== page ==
A new relationship between IT and business

The IT department, however, is the group best positioned to work with the lines of business, working across the organization, and make sense of the chaos.

Business stakeholders need help stepping back and seeing the bigger picture, and to understand the broader implications, of the technology choices that they are making. It’s great to improve consumer engagement and shift more product, but this needs to be done in an environment where solutions deployed by the the various lines of business work together, and not at cross purposes, and in a way that allows the firm to meet its compliance and reporting obligations.

While the IT department needs to stop acting like an IT monopoly, the flip side is that managers in the line of business need to also take responsibility for the technology decisions they make.

How far along the journey is your organisation? Is technology still something only the CIO worries about about? Has your organisation started to try and transform into a digital business? Or are you already there, and technology is a general business skill?


The Gamification Revelation


Why are you sitting there working when you should be playing games?

Gamification has become big business since 2010, leveraging the success of marketing platforms built to grow customer engagement and brand loyalty to tackle problems inside the firm. So what is it?

Gamification is a broad term to describe the application of gaming mechanics to everyday problem solving, analysis and discovery. People across generations have been using games to compete, learn, communicate and solve problems. What has changed in the last few years has been the penetration of powerful mobile devices and a generation of technology users who cannot recall life before the internet. People are actively participating in computer games, complete with challenges, rewards, cooperation and competition. This acceptance has been fundamental to establishing gamification methods as a viable approach to problem solving and insight generation. But how does this apply in the workplace?

Organizations are turning to gamification to gain consumer insights and solve complex problems. Traditional methods such as surveys, focus groups and data analysis have their limits. These approaches are typically closed systems which impose limits on the evidence being gathered and the results that are generated.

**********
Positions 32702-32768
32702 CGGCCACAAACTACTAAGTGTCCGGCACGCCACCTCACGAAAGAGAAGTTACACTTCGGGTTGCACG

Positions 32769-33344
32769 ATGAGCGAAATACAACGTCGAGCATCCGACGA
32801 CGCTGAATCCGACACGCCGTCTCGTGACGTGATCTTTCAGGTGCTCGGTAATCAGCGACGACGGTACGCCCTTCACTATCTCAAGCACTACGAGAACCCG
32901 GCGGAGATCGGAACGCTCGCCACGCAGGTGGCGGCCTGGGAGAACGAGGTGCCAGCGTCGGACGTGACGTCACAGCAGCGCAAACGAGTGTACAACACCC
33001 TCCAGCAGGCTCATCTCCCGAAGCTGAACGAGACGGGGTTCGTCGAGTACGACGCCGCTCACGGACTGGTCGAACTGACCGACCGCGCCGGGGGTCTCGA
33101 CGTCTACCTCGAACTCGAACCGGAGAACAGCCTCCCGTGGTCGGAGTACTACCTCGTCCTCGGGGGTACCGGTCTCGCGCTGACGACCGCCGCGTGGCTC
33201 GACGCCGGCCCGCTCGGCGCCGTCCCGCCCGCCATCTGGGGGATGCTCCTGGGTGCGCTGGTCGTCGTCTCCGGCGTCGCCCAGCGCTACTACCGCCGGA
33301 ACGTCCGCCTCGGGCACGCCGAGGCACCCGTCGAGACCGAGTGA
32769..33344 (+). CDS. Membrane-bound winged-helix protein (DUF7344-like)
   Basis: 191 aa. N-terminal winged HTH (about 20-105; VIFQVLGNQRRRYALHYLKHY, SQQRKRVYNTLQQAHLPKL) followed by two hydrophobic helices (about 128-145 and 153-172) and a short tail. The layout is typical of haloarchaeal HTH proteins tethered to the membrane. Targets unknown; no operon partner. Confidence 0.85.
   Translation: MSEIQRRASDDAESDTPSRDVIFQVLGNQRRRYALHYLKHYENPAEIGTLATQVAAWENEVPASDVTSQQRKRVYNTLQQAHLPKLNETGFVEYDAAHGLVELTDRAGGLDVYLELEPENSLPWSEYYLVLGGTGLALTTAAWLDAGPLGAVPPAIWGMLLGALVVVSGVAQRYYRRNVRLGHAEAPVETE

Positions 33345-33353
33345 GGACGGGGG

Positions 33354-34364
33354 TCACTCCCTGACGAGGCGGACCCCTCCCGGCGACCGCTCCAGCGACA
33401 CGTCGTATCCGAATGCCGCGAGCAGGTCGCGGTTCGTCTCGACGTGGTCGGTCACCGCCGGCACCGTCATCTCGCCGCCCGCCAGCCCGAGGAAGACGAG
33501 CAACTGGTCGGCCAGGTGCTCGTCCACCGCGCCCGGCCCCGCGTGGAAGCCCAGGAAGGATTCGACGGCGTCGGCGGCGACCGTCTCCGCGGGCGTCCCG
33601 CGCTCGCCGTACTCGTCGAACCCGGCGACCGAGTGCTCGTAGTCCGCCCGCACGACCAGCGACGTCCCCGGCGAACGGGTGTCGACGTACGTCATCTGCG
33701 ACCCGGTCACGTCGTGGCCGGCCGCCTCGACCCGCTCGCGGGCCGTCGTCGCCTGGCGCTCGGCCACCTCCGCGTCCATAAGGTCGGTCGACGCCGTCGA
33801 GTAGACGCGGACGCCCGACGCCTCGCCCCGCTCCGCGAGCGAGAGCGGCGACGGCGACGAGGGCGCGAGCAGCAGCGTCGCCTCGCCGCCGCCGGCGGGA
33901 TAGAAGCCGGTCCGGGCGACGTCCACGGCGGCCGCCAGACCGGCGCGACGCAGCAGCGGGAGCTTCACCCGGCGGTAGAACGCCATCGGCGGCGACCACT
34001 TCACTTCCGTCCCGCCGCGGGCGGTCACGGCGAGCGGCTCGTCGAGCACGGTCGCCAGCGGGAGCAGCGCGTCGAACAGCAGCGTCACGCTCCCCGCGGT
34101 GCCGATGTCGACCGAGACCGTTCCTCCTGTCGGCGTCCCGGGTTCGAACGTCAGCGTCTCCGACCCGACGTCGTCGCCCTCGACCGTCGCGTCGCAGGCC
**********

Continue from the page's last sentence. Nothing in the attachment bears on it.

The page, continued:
Gamification offers a different approach that is rooted in human behavior, motivation, inclusion and creativity. The CIO of the future needs to consider the practical application of gamification alongside their toolkit of hard technologies, services and skills. With the worldwide gaming industry forecast to exceed US$80 billion in revenue from 2015, one thing is very clear – playtime is paying off.

An organization is a collection of interacting social groups. There are sub-cultures, behavioral norms and systems of operation that exist through and around any business. For a CIO this typically means the dilemma of satisfying some parties and disappointing others. This is usually because of finite resources rather than disobliging intent. Providing solutions based on gamification solves this problem by tapping into these social enterprises and the human emotive qualities available within them. It is a way of harnessing the energy and imagination of people who are driven by reward, social inclusion, peer competition and collaboration. More importantly, it draws on the influencing power of normative behaviors.

However, gamification is not a panacea for every business problem. If a problem is well defined, repeatable and has a linear logical solution path, then there is likely to be a practical, established method of solving it. If it does not meet these criteria then traditional approaches are unlikely to produce a satisfactory result. It is a matter of being pragmatic and choosing the best approach for the problem at hand.

Games people play

Where to start? The type and structure of gamification platforms is broad, clever and often deeply engrossing. Consider the following game types:

Recognition – If you have ever completed a ‘Captcha’ or similar text recognition challenge, then you have played a recognition game. The outward intent of the game is to prove that you are human (also known as a Turing test). It takes advantage of the faculty that humans have to derive recognizable shapes – in this case a string of letters and numbers – despite them being skewed, incomplete or with significant background ‘noise’. Behind the scenes, Captcha style games have been used to perform character and word recognition on scanned documents that are unable to be recognized by computerized optical character recognition systems. For example, if 90% of people recognize a twisted character as an “h”, it is likely to be an “h”.

Creative – British media agency The Bank of Creativity taps into the imaginative, witty and sometimes outrageous minds of the Twitterverse with their regular “One Minute Briefs” competition. This combination of crowdsourcing, community and creativity is game playing on a worldwide scale. Participants are asked to submit (via Twitter) a rapidly produced advertisement on the topic of the moment, with the entries scrutinized and voted on by a jury of peers. The results are often hilarious, intelligent and nail the intent of the brief in a matter of hours. It is lightweight gaming that is 99% human and 1% technology. It also provides a model that can be used over internal social media across a large enterprise. Traditional creative processes cannot compete. Want to instantly tap into the imagination of thousands of people across your organization when a client throws you a creative problem to solve? Put out the call and watch the results roll in.